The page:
Parrots should always have a number of toys available in their cage to keep them entertained. Pet Magic stocks a huge range of bird toys, just try to stay away from mirrors to avoid damaged beaks and possessiveness. We also stock a range of foraging toys.
A Family Parrot
Eating is a social occasion for parrots, so when you are eating give your parrot a treat at the same time. This helps to reinforce social bonds with your parrot and can be the basis for starting new ones. Parrots should be handled by everyone in the family, as a strong bond with only
one owner will cause possessiveness and anxiety. This will only get worse once your parrot reaches maturity between 6 months and 5 years depending on the breed.
Hand raised birds should be handled daily and allowed to spend time out of the cage. At first your parrot may hesitate to leave the cage. Simply leaving the cage door open can give your parrot that extra freedom. Keep in mind that an uncomfortable parrot will bite if needed so handle them with care. If your parrot looks stressed while being handled immediately stop! Stress is a killer for birds.
Parrots need little grooming and a healthy parrot will groom themself regularly. If your parrot appears un-groomed it is usually a sign of illness and they may need some vitamin or medication supplements.
Clipping wings is a potentially dangerous process so it is best to visit the Vet if you wish to do so. Only ever clip the wings of hand-raised parrots, never aviary bred parrots as it can seem inhumane.
Parrots kept inside may suffer from moulting issues. Parrots moult based on seasonal changes in the environment; in a controlled area (like an air conditioned room) the bird doesn't experience seasonal fluctuations, which can cause moulting irregularities. Moulting tonics are available and should be given every month for inside parrots.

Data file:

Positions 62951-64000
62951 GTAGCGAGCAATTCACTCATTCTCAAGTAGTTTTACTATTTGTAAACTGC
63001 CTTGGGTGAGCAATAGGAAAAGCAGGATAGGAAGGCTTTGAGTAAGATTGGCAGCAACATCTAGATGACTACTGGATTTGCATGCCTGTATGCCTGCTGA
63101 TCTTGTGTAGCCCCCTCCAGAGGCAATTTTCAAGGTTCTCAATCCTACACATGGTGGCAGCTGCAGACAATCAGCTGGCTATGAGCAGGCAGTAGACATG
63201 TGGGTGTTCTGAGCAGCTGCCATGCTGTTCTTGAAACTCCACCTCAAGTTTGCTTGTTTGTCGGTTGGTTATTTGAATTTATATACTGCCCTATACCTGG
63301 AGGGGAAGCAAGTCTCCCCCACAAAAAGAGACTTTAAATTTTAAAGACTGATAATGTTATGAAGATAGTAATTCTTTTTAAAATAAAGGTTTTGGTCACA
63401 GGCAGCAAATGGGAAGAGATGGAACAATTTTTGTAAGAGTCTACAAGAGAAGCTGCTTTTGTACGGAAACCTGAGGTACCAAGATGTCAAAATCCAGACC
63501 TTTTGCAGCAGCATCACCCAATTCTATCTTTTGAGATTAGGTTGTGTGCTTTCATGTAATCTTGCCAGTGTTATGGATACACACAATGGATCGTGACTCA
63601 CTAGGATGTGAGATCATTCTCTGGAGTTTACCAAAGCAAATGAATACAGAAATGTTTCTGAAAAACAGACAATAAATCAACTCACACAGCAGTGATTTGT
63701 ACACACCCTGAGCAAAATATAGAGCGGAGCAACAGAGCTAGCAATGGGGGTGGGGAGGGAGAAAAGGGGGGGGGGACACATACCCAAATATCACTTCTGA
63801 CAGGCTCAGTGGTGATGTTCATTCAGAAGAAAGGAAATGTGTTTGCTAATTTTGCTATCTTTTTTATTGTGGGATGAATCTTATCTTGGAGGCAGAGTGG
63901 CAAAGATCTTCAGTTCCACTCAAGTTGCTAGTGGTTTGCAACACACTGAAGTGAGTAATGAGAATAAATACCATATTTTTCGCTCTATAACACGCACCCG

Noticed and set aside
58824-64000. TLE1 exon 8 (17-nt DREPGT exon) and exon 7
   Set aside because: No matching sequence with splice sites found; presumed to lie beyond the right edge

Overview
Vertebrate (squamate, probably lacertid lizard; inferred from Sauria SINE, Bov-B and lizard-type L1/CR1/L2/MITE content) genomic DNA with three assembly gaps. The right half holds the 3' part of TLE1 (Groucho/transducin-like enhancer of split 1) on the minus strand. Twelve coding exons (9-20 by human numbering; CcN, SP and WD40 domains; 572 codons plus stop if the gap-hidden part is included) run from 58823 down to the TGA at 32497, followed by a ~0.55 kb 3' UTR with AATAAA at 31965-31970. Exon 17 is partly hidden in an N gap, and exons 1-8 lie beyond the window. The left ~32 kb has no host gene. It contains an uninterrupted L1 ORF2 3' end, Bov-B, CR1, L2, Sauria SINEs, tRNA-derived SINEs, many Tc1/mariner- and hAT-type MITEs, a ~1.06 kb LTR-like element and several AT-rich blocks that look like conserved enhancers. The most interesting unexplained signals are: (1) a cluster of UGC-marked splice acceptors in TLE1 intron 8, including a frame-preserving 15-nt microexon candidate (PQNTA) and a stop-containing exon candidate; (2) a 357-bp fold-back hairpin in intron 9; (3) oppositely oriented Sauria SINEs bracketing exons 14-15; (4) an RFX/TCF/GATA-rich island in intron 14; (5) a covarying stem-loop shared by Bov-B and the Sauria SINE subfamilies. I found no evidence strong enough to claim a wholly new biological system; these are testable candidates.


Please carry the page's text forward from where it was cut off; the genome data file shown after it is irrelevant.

It is best not to breed hand raised parrots as it can be incredibly difficult and stressful. Breeding parrots should be done by those who have experience and time, as it can be VERY demanding. If you choose to attempt this, always get advice from those who have done so successfully.
Parrots need a nesting box with Parrot Peat® on the bottom of the box to breed. Place the nest box in the highest corner of the cage. Its best to breed most parrot species in spring and autumn, and void the extreme seasons of summer and winter. If you don't want your parrots to breed simply remove the box.
Health - "Prevention is the Best Cure"
Parrots need to be wormed every 3 months. There are many brands to choose from but Pet Magic recommends Science Product® Complete Bird Wormer. Dosage for parrots is easy as it is a simple dilution in the drinking water. During worming, don't give the parrots any fresh fruits or vegetables.
Parrots need to be treated against mite and lice every 6 weeks. We use and recommend Aristopet® Bird Mite and Lice Spray. Just a small spray on each parrot in the cage at the same time is all that is needed. Make sure to spray the cage, toys and perches, remembering to remove food and water bowls before spraying. Any new perches should be sprayed before being placed in the cage. If your parrot is not treated regularly they can become infected, which leads to feather plucking.
Parrots from Pet Magic have been frequently wormed and lice sprayed.